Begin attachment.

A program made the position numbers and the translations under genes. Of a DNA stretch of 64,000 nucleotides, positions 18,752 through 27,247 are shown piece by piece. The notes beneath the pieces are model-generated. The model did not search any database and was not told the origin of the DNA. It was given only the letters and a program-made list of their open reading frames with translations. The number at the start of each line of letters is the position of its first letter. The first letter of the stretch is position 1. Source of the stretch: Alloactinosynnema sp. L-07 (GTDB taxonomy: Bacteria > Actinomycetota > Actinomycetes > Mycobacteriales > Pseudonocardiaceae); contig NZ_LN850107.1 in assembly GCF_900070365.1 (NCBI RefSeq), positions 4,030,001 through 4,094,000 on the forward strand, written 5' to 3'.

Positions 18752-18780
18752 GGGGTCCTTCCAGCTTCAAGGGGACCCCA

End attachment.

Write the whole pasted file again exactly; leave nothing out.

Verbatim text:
A program made the position numbers and the translations under genes. Of a DNA stretch of 64,000 nucleotides, positions 18,752 through 27,247 are shown piece by piece. The notes beneath the pieces are model-generated. The model did not search any database and was not told the origin of the DNA. It was given only the letters and a program-made list of their open reading frames with translations. The number at the start of each line of letters is the position of its first letter. The first letter of the stretch is position 1. Source of the stretch: Alloactinosynnema sp. L-07 (GTDB taxonomy: Bacteria > Actinomycetota > Actinomycetes > Mycobacteriales > Pseudonocardiaceae); contig NZ_LN850107.1 in assembly GCF_900070365.1 (NCBI RefSeq), positions 4,030,001 through 4,094,000 on the forward strand, written 5' to 3'.

Positions 18752-18780
18752 GGGGTCCTTCCAGCTTCAAGGGGACCCCA